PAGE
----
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John Bartlett (1820–1905). Familiar Quotations, 10th ed. 1919.

Bidpai John Bartlett

    We ought to do our neighbour all the good we can. If you do good, good will be done to you; but if you do evil, the same will be measured back to you again. 1
          Dabschelim and Pilpay. Chap. i.
    It has been the providence of Nature to give this creature [the cat] nine lives instead of one. 2
          The Greedy and Ambitious Cat. Fable iii.
    There is no gathering the rose without being pricked by the thorns. 3
          The Two Travellers. Chap. ii. Fable vi.
    Wise men say that there are three sorts of persons who are wholly deprived of judgment,—they who are ambitious of preferments in the courts of princes; they who make use of poison to show their skill in curing it; and they who intrust women with their secrets.
          The Two Travellers. Chap. ii. Fable vi.
    Men are used as they use others.
          The King who became Just. Fable ix.
    What is bred in the bone will never come out of the flesh. 4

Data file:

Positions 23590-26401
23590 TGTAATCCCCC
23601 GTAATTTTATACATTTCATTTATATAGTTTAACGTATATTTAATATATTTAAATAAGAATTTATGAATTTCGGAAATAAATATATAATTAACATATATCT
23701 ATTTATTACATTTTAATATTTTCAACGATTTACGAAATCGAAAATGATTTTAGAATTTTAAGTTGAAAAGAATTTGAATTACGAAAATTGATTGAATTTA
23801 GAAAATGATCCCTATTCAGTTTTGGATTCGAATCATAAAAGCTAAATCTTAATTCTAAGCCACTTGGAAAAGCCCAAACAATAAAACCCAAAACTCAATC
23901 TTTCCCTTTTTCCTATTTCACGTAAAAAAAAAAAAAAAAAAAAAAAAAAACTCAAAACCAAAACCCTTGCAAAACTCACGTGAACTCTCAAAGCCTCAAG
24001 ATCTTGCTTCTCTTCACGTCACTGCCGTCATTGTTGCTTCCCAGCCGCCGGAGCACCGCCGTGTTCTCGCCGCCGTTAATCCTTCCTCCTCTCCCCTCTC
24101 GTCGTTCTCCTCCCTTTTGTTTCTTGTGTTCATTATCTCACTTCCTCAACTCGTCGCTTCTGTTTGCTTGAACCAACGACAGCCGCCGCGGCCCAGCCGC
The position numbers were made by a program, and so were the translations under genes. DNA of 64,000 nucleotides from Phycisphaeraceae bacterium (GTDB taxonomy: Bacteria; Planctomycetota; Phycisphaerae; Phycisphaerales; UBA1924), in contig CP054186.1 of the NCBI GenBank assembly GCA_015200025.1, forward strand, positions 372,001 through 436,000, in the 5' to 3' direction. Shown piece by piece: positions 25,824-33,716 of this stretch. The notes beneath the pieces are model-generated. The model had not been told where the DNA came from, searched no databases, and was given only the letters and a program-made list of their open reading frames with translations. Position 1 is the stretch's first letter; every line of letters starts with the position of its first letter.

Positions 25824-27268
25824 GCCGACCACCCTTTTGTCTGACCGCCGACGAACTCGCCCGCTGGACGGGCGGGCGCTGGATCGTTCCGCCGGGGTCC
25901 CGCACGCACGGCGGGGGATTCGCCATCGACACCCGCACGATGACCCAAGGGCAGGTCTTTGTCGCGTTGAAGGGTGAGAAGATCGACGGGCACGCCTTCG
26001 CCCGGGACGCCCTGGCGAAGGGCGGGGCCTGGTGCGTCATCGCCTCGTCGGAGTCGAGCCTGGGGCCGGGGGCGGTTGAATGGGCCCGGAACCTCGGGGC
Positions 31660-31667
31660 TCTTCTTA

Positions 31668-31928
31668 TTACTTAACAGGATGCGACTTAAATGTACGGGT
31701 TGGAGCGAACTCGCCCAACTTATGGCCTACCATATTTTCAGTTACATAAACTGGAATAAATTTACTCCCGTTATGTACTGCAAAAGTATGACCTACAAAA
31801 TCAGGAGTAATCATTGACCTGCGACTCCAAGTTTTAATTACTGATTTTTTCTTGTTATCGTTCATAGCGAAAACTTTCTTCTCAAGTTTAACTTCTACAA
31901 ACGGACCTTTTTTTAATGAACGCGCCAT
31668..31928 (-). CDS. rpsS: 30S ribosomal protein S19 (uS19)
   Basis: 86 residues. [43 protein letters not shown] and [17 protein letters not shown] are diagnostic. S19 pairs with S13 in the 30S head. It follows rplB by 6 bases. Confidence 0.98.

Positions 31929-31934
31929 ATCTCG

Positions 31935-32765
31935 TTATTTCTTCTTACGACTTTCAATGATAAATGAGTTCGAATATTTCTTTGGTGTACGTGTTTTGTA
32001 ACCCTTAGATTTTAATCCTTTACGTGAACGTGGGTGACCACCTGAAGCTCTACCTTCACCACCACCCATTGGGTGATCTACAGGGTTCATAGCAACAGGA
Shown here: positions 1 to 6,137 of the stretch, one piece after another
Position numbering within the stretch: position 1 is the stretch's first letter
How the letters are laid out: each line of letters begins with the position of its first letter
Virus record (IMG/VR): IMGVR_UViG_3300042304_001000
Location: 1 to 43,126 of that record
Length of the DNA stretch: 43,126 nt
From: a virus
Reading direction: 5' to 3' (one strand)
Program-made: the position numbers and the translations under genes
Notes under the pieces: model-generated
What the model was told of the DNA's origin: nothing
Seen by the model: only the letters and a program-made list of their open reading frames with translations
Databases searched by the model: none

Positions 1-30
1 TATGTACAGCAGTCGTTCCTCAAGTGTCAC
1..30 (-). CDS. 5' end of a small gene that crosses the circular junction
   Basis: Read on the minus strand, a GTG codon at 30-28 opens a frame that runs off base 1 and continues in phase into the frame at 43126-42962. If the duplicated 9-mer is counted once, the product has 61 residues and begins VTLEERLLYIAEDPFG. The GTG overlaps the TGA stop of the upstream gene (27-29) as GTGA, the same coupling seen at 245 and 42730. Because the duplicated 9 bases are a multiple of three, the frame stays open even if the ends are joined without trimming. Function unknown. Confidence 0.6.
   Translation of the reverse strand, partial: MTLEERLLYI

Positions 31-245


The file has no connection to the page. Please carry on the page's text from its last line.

The Two Fishermen. Fable xiv.
    Guilty consciences always make people cowards. 5
          The Prince and his Minister. Chap. iii. Fable iii.
    Whoever … prefers the service of princes before his duty to his Creator, will be sure, early or late, to repent in vain.
    There are some who bear a grudge even to those that do them good.
          A Religious Doctor. Fable vi.
    There was once, in a remote part of the East, a man who was altogether void of knowledge and experience, yet presumed to call himself a physician.
          The Ignorant Physician. Fable viii.
    He that plants thorns must never expect to gather roses. 6
          The Ignorant Physician. Fable viii.
    Honest men esteem and value nothing so much in this world as a real friend. Such a one is as it were another self, to whom we impart our most secret thoughts, who partakes of our joy, and comforts us in our affliction; add to this, that his company is an everlasting pleasure to us.
          Choice of Friends. Chap. iv.
    That possession was the strongest tenure of the law. 7
          The Cat and the two Birds. Chap. v. Fable iv.
Note 1.
And with what measure ye mete, it shall be measured to you again.—Matthew vii. 2. [back]
Note 2.
See Heywood, Quotation 91. [back]
Note 3.
See Herrick, Quotation 17. [back]
Note 4.
See Heywood, Quotation 122. [back]
Note 5.
See Shakespeare, Hamlet, Quotation 109. [back]
Note 6.
See Butler, Quotation 53. [back]
Note 7.
See Cibber, Quotation 13. [back]